BEREA is a 5.72-sq.-mi. residential suburb approximately 10 miles southwest of downtown Cleveland. It is bounded on the north by BROOK PARK, on the east by MIDDLEBURG HTS., on the south by STRONGSVILLE, and on the west by OLMSTED FALLS. Originally part of MIDDLEBURG TWP. (founded 1820) Berea was incorporated as a village in 1850 and as a city in 1930. Early aboriginal populations included Ottawa, Potawatomi, Chippewa, Wyandot, Munsee, Delaware and Shawnee, all of which were pushed westward following the Treaty of Fort Industry on July 4, 1805.

The earliest non-native settler was Jared Hickox, a blacksmith who arrived in 1809. Shortly after came the Vaughn, Fowl, Beckett and Meeker families. In 1828 a group of Connecticut Methodists —JOHN BALDWIN, Reverend H.O. Sheldon, Reverend James Gilruth, and Josiah Holbrook—established a utopian Christian socialistic community in the twp. Naming it the Lyceum Society, they established a missionary school, purchased land, issued stock, and renounced personal property.

A decade or so later, the Lyceum Society avoided bankruptcy when sandstone was discovered along the Rocky River. In 1842 John Baldwin founded the Baldwin Quarry Co., launching an industry that lasted almost a century. The quarries consolidated into the Cleveland Stone Quarry Co. in 1886. It closed in 1946, by which time sandstone supplies were largely depleted. In their heyday, Berea quarries shipped 400 tons daily throughout the U.S., Canada, Europe, and Australia. The quarries were responsible for much of Berea’s early growth, attracting Scottish, Irish, and English workers (see BRITISH IMMIGRATION), and later POLES and GERMANS. The completion of the Cleveland, Columbus & Cincinnati Railroad around 1850 also brought growth and jobs to the area.

In 1864 Wilhelm Ahrens established the German Methodist Orphan Asylum, the first Methodist orphanage in the country. Evolving later into the Berea Children's Home, it was founded to aid children whose fathers had died in war or quarry work. It expanded over the next 150 years to include social, mental, and behavioral programs, as well as foster care.

In the mid 18th Century, two institutions of higher learning were founded in Berea. The Baldwin Institute (est. 1845 and later known as Baldwin University) was founded with a gift of land from John Baldwin. After sandstone deposits were discovered under the institution’s original foundations, all of the buildings were relocated to accommodate the Cleveland Stone Co. Catering to a fast-growing German population, German Wallace College was launched in 1863. The two schools merged in 1913 to form Baldwin-Wallace College (renamed BALDWIN-WALLACE UNIVERSITY in 2012). Since 1933 the school has been home to the annual Baldwin Wallace Bach Festival, the oldest collegiate Bach Festival in the United States.

In 1894 the Cuyahoga County fairground, previously located on Kinsman St. in NEWBURGH and CHAGRIN FALLS, moved permanently to Eastland Rd. in Berea. The city's growth was further aided by construction of nearby CLEVELAND HOPKINS INTL. AIRPORT in 1925, NASA Lewis Research Center (now NASA JOHN H. GLENN RESEARCH CENTER AT LEWIS FIELD) in the 1940s, and the completion of I-71 in the 1950s.

At the end of World War II Berea's population was 6,025. In 1960 the city adopted a charter form of government. The population continued to rise quickly: from 16,592 in 1960 to 22,396 in 1970. In 1986 the community had more than 5,000 homes and apartments, more than 175 retail establishments, more than 50 small manufacturers, and a branch of the CUYAHOGA COUNTY PUBLIC LIBRARY SYSTEM. Berea is part of the Berea School District, which also includes Brook Park, Middleburg Hts., and RIVEREDGE TWP. The district's two high schools merged in 2013 to become Berea-Midpark High School.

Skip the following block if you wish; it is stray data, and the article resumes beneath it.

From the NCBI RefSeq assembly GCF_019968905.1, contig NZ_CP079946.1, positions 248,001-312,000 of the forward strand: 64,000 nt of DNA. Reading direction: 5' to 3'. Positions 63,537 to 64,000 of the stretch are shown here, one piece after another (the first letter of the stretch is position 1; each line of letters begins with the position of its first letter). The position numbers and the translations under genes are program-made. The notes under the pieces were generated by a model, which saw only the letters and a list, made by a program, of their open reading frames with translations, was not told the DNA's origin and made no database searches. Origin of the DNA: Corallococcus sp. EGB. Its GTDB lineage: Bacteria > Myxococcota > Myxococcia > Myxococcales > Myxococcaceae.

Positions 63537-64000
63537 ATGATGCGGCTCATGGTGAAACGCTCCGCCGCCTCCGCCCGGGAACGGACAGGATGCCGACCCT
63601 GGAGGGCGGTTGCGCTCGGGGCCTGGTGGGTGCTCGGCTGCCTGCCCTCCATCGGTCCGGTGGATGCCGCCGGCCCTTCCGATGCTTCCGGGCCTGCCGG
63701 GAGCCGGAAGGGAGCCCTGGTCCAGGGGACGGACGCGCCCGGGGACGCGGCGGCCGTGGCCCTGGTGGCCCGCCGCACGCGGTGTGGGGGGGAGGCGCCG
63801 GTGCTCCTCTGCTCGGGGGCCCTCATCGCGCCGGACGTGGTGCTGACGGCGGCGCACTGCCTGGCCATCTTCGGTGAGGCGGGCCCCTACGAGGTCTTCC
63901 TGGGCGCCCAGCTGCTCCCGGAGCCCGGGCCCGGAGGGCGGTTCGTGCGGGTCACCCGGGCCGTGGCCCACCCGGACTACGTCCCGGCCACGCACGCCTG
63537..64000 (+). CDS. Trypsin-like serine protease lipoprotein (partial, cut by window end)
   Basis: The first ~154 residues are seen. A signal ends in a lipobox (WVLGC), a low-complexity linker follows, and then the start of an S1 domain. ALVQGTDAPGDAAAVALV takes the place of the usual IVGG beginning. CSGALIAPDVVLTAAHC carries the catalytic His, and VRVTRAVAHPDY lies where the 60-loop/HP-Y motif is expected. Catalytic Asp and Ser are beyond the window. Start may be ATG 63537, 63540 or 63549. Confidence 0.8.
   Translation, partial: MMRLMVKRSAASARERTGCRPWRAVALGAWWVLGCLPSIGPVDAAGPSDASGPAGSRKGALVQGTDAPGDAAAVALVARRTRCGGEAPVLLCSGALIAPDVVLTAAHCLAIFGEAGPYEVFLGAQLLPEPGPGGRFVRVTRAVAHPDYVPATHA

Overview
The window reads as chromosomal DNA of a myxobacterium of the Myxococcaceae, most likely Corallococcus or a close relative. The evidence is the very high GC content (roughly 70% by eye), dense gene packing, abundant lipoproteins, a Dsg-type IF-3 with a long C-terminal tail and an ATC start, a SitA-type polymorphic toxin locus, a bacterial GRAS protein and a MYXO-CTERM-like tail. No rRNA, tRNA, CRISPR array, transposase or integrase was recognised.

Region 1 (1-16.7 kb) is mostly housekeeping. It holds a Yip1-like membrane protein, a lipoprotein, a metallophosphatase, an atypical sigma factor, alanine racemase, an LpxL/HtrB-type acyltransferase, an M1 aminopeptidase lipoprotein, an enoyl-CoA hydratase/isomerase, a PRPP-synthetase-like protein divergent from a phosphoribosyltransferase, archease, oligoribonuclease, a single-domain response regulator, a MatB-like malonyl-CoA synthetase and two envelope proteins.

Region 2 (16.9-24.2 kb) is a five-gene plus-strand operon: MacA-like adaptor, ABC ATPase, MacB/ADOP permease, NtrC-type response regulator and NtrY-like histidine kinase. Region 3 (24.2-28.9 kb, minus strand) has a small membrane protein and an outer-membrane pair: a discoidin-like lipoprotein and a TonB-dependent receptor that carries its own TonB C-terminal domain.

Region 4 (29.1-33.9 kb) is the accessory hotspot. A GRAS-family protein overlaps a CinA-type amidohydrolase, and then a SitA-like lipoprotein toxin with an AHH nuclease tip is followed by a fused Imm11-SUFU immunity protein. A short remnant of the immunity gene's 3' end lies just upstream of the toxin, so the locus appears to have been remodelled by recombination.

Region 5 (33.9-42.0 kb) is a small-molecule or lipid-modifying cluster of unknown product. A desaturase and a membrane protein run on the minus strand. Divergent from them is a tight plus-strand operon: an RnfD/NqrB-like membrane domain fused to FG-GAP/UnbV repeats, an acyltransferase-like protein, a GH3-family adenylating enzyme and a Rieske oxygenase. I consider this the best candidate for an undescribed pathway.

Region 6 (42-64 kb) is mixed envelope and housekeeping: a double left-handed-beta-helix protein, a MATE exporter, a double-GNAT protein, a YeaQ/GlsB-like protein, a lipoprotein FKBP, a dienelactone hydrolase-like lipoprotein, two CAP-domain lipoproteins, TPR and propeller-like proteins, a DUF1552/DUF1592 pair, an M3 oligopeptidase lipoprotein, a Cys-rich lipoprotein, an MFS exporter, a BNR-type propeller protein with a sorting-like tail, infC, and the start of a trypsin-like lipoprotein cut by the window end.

The former sandstone quarries have been repurposed as recreational lakes. Baldwin Lake and Wallace Lake (created in 1941) are maintained by the Cleveland Metroparks as part of the Mill Stream Run reservation, and Coe Lake is maintained by the city of Berea. Coe Lake Park completed a major upgrade in 2018, including a new amphitheater, pavilion, and improved amenities.

A training complex for the CLEVELAND BROWNS opened in Berea in 1991 and was renovated in 1999 for the team's return to Cleveland. Berea also purchased a bowling alley and skating rink which was transformed into a public recreation center in 1995.

A large number of Berea venues have been placed on The National Register of Historic Places, including the North and South Campus Historic Districts of Baldwin-Wallace University; the Lyceum Village Square & German Wallace College; the Berea District 7 School; the Union Depot train station; the Buehl House (operated by the Berea Historical Society as the Mahler Museum & History Center); and the homes of John Wheeler (first president of Baldwin University) and George W. Whitney (city postmaster and sandstone tycoon).

With 20,117 residents Berea’s population peaked around 1990. It contracted to 18,970 in 2000 and has remained largely stable since, with an estimated 18,655 residents in 2018. As of 2016, roughly 85% percent of Berea’s citizens were white, while 6% were black and 4% Latino.

Updated by April Miller

Last updated 10/25/2019

Holzworth, Walter F. Men of Grit and Greatness: A Historical Account of Middleburg Township, Berea, Brookpark, and Middleburg Hts. (1986).

Shaw, Willard H. Historical Facts Concerning Berea and Middleburg Township (1936).

Graphic Cleveland Memory in Green and Black Typeface reading "History at your fingertips  Cleveland

View image gallery of Berea Fair at Cleveland Memory.

See also SUBURBS.

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